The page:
Theory and Decision

, Volume 75, Issue 1, pp 101-116

First online:

Why do groups cooperate more than individuals to reduce risks?

  • Min GongAffiliated withAltisource TM Email author 
  • , Jonathan BaronAffiliated withDepartment of Psychology, University of Pennsylvania
  • , Howard KunreutherAffiliated withWharton School, University of Pennsylvania

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Previous research has discovered a curious phenomenon: groups cooperate less than individuals in a deterministic prisoner’s dilemma game, but cooperate more than individuals when uncertainty is introduced into the game. We conducted two studies to examine three possible processes that might drive groups to be more cooperative than individuals in reducing risks: group risk concern, group cooperation expectation, and pressure to conform to social norms. We found that ex post guilt aversion and ex-post blame avoidance cause group members to be more risk concerned than individuals under uncertainty. These concerns drive groups to choose the cooperation (and risk-reduction) strategy more frequently than individuals. Groups also have higher cooperation expectations for their corresponding groups than individuals have for their corresponding individuals. We found no evidence of pressure to conform to social norms driving groups to be more cooperative than individuals.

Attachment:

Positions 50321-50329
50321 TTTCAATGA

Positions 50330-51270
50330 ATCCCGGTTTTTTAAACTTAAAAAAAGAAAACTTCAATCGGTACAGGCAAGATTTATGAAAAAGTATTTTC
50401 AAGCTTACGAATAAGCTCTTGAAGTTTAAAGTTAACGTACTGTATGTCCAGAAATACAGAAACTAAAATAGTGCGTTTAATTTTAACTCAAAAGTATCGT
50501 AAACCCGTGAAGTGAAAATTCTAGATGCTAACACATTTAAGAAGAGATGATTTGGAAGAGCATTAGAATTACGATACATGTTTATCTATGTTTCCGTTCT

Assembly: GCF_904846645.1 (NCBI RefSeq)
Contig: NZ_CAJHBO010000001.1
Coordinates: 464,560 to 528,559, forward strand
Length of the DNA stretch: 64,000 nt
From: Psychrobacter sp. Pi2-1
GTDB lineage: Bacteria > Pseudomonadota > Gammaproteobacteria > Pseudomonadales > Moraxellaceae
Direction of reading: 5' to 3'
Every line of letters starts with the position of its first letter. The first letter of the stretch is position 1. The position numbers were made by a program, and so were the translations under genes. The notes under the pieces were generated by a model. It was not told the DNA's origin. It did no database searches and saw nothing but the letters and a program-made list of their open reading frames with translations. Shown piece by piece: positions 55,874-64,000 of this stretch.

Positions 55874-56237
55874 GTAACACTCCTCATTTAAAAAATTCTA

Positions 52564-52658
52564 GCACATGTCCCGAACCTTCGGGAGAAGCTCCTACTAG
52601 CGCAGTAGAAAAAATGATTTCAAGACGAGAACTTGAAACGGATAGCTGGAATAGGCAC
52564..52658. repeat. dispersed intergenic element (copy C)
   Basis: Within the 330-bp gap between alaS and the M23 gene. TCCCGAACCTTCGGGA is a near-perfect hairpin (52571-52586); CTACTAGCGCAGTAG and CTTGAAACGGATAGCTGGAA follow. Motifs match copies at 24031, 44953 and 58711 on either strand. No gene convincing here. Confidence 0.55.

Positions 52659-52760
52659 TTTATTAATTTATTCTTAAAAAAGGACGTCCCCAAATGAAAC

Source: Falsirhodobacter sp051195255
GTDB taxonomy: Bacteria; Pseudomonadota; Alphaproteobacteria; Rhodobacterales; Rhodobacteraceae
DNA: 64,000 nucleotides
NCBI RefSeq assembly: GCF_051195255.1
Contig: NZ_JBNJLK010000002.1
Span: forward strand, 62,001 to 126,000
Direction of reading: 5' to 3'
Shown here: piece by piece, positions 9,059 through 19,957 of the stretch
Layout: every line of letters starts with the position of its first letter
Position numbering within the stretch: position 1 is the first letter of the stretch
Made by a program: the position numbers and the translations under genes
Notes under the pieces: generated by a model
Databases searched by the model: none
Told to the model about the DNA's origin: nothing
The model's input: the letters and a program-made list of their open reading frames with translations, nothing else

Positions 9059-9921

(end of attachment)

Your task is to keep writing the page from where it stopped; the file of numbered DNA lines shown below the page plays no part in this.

Group decision Uncertainty Risk Cooperation Experimental economics Interdependent security

JEL Classification